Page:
”Homeless?”

“No, homesick.”

“Ahh, homesick.  Why?”

“Well, I’m from the country and I really don’t like living in the big city like this.”

“Ha, big city!  Hirakata is country.”

“Ah, yeah, I guess for Japan it is, but…”

“Yes, but what are your true feelings about Japan, eh?” asked the man from the bench.  “You don’t have to pretend.  I want to know your honne (true feelings).  Don’t you think Japan is bad?  Don’t you have a bad image of Japan?”

“No, I really do like Japan.  I just get kind of tired of it sometimes.  I get tired of the tv programs and I don’t like how so wound up in appearances everyone is.”

“Ah, yes, well thank you.  See you,” said the man from the bench rather suddenly.

“Ah, umm, yes.  Thank you.  Maybe I will see you again here sometime.”
”Yes, we come here every weekend,” said the small man next to me, crooning up like Gollum with muddy, befuddled eyes.

I took my leave and continued on, feeling like I probably wouldn’t actually come down this part of the trail again anytime soon.  The encounter was somewhat interesting, and it’s nice when people actually talk to me, but I felt kind of weird too.  I found another trail along the river next to Yamadaike Kouen and ran along it until I reached Fujisaka station (the place I found in the middle of the night in one of my posts long, long ago).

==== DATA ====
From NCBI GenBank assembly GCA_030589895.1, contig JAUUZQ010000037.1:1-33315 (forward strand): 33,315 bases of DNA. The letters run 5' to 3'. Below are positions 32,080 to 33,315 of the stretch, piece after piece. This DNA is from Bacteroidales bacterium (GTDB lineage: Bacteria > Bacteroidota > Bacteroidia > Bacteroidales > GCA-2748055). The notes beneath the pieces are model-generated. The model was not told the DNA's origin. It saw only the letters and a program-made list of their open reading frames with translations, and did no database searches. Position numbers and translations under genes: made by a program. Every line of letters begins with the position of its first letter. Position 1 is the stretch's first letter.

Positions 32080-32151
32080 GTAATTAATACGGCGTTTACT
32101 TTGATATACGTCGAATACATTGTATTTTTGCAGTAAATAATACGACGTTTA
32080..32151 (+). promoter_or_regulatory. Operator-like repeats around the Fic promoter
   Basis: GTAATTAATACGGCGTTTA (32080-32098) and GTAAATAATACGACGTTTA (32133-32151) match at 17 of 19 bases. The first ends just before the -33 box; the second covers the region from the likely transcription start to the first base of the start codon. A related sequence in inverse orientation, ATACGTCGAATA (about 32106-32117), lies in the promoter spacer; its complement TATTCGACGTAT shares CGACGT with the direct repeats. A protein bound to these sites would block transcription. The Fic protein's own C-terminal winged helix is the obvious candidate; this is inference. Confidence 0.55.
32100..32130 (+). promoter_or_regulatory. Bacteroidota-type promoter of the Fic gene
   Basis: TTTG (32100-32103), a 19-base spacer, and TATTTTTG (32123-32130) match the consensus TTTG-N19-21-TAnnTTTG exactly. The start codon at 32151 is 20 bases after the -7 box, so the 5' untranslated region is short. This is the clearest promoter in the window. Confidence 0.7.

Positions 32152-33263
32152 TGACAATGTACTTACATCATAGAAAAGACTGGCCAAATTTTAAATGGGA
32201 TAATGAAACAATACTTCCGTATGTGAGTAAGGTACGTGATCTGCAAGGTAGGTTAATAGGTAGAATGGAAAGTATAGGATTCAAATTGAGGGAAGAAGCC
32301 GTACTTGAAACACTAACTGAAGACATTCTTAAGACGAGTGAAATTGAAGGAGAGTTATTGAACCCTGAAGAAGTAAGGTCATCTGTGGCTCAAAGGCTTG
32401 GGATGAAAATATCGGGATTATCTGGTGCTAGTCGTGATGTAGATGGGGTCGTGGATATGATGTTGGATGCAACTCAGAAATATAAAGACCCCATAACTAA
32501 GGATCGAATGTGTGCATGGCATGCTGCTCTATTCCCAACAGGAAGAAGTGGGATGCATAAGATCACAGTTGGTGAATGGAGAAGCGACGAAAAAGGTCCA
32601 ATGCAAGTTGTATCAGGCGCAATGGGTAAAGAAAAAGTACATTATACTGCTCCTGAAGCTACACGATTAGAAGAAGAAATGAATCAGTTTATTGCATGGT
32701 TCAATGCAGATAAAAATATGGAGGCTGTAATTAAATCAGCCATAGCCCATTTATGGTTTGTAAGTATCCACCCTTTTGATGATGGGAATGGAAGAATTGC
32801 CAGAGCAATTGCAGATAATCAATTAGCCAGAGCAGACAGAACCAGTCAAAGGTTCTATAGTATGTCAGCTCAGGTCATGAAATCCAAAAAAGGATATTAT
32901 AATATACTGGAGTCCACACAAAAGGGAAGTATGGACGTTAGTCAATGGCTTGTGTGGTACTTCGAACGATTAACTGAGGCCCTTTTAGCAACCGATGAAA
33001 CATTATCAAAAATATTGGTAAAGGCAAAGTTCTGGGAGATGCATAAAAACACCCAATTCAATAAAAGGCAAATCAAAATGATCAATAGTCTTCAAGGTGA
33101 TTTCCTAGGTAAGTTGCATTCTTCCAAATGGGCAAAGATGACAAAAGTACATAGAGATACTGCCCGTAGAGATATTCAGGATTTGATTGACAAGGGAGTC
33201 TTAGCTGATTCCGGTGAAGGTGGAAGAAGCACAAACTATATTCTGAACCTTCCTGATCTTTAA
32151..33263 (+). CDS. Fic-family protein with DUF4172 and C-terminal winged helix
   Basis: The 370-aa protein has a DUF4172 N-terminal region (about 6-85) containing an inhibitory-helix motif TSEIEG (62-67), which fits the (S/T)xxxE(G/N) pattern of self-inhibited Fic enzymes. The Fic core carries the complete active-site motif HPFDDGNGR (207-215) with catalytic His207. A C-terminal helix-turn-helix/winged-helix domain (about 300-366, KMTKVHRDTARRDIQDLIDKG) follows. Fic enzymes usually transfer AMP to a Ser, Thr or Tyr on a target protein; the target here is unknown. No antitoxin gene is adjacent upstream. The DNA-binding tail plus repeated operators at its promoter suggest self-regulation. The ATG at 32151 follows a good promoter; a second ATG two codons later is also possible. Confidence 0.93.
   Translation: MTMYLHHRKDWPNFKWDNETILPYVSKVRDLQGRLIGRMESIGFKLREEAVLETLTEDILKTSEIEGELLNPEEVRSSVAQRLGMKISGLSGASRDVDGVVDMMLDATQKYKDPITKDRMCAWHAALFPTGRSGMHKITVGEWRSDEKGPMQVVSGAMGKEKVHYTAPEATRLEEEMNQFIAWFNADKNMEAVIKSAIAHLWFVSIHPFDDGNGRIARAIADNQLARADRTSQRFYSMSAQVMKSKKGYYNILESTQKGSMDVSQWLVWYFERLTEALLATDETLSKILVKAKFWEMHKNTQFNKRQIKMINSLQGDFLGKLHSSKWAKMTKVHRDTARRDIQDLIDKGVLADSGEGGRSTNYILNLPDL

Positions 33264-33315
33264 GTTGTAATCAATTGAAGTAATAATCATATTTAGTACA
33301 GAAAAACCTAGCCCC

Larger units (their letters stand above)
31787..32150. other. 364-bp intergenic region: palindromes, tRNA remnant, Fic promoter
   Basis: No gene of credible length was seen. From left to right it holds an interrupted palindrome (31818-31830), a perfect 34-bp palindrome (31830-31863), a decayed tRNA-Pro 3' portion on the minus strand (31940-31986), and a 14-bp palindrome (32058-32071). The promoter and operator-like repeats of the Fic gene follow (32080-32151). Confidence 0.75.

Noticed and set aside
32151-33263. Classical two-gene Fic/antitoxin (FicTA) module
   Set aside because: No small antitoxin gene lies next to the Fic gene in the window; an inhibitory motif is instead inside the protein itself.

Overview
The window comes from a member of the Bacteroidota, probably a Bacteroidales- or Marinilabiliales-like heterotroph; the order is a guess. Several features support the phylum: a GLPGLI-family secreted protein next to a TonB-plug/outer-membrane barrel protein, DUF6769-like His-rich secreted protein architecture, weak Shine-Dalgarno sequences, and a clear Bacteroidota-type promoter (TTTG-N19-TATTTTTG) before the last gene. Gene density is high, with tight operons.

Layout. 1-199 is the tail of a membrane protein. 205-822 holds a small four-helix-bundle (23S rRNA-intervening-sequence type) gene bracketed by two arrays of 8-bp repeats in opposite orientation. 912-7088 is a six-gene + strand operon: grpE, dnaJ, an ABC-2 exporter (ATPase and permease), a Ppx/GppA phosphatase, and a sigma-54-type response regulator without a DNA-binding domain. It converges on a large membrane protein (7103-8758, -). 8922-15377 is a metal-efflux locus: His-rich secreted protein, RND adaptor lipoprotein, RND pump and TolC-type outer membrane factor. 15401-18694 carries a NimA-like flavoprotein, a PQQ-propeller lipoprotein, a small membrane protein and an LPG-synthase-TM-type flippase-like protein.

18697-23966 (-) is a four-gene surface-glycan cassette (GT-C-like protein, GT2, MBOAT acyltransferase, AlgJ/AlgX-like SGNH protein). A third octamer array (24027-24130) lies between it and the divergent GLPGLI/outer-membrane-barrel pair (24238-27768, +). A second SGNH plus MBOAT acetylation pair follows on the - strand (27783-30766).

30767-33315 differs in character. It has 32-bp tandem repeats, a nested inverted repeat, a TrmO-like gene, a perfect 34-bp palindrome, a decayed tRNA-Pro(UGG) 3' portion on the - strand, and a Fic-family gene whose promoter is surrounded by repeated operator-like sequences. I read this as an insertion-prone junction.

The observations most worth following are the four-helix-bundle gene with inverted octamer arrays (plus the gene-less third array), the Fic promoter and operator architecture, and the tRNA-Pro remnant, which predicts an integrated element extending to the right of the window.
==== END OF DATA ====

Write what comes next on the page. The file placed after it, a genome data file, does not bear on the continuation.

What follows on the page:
There was a man fixing bicycles under the bridge but it was such a mess down there I couldn’t tell whether he was living down there or just did business down there or what.

I continued on under the tracks and jogged up a hill and found a cool park full of tennis and basketball courts and even a community swimming center full of all sorts of fun pools and slides.  There was a nice trail that wound up and down the hill through a forest and next to a small creek, a pond, and the railroad tracks.  I turned around and ran back through Yamadaike Kouen and then trotted back up the river until I got back home.

I’m not doing anything special this week (nothing’s planned, anyway) but I’m really looking forward to some time to just sit around and relax, sleep, clean my room, read, watch movies with friends, and study a bit for the remainder of my midterm exams next week.  Hopefully there will be at least some more cooking adventures to share.

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2 comments

  1. Hey! Found your blog while googling around trying to find a public basketball court in Hirakata. What section was the one you came across located in, and whereabouts in the city can I access it from? 🙂


    • Hey! Thanks for the comment. Always cool to hear about people enjoying Hirakata. Public basketball court, huh? Hmm, there are some over by Yamadaike Park. If you cross under the JR Line and head up the hill, there’s a park on top and there were courts there. There’s a big public athletic center over in that part of town, too, and you should be able to play there. Sorry for the late reply. I hope you’re able to find someplace good to play. Have a good time in Hirakata!